The decade started with the first law protecting the designation “Prosciutto di San Daniele”, inextricably linked to the condition that all the stages of processing of the product had to take place within the boundaries of the town of San Daniele del Friuli. In 1976 the town was badly damaged by an earthquake, but soon managed to resume its productive activities.
In 1984 year-round production was authorised
Until 1983 production was limited to the winter period. Then, on 5 January 1984 a law was approved to put an end to this restriction. This was a pivotal moment: the move dealt a heavy blow to counterfeit production and doubled the quantity of San Daniele hams put on the market. It ensured continuous production, thanks to the use of modern air-conditioning systems.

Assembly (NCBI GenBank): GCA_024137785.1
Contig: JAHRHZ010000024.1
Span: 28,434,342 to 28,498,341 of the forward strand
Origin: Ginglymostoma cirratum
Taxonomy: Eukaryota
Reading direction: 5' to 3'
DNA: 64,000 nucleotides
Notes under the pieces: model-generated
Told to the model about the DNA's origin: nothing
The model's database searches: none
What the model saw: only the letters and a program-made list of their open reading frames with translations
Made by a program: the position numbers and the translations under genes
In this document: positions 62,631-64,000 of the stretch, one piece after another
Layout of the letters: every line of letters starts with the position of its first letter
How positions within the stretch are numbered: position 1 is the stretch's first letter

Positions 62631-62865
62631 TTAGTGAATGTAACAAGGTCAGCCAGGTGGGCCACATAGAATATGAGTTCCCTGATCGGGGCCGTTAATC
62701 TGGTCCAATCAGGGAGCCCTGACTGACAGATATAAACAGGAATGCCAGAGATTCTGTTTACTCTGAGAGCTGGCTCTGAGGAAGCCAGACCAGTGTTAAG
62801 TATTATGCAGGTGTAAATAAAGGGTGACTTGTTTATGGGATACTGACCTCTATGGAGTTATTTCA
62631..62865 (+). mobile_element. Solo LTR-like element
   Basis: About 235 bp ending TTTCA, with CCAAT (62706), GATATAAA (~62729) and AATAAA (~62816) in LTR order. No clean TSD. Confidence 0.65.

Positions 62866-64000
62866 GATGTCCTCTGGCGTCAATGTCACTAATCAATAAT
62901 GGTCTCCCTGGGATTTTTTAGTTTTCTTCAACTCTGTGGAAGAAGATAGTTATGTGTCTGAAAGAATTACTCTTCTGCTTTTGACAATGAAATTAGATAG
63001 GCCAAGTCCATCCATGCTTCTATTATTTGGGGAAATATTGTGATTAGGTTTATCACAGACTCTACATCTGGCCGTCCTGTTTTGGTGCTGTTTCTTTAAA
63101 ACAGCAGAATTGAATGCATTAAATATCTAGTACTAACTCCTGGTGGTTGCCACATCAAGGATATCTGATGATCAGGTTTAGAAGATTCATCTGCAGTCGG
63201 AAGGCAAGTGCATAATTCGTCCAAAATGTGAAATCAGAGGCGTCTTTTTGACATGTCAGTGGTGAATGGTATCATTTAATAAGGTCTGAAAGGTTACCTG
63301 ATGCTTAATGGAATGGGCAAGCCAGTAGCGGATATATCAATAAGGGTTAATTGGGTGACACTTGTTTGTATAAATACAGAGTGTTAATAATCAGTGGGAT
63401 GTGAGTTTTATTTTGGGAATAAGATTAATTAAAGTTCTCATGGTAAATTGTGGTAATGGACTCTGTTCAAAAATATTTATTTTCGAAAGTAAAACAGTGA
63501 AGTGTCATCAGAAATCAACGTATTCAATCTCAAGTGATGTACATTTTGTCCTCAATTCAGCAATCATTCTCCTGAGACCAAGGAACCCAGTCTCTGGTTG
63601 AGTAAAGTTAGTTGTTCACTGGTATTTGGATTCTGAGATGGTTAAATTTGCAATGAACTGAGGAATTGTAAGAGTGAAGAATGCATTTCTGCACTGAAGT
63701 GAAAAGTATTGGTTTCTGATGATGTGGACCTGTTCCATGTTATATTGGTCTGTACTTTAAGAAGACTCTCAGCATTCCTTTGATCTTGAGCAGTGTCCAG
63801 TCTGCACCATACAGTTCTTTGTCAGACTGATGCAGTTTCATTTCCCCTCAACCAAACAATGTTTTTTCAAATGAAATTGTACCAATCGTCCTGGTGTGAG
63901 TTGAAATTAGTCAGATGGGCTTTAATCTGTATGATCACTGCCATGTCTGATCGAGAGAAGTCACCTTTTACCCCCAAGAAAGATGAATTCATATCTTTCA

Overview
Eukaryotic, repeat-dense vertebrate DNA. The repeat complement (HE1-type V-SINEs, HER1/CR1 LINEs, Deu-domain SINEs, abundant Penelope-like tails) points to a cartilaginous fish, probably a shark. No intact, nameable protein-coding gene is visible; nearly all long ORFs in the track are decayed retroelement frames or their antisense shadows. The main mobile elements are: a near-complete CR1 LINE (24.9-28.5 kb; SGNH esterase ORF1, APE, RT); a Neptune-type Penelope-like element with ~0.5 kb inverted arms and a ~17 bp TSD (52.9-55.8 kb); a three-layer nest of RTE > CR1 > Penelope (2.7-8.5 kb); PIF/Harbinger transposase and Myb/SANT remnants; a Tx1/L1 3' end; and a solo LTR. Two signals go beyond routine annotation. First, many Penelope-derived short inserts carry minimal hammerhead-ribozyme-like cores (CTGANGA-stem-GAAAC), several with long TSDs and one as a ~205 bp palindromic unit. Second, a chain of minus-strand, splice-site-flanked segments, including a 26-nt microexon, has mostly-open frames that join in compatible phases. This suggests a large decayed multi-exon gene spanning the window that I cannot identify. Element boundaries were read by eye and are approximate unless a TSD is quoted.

The first “Aria di festa” festival was held in 1985
“Aria di festa”, the now well-known ham festival, was held jointly with the association Prosandaniele, in the wake of the traditional summer festivals. It had a strong focus on communication in terms of ways of using the product and awareness of the local area.
In 1990 branding became compulsory for Designation of Origin status
With the new Act of Law no. 30 of 14 February 1990, application of the seal or of the brand certifying the date on which processing was started was confirmed and it was reiterated that the stages of preparation, salting and maturing had to take place in the area. Improper use of the name “San Daniele” was banned and it was possible to market the hams only after branding.
Registration of DPO status took place in 1996
The Designation of Protected Origin (DPO) “Prosciutto di San Daniele” was registered on 12 June 1996 with Regulation no. 1107/96, in accordance with the new EC legislation. It was included in the first list of PDO products approved in this respect by the European Commission. Exports began to increase and towards the end of 1996 the first shipments to the US were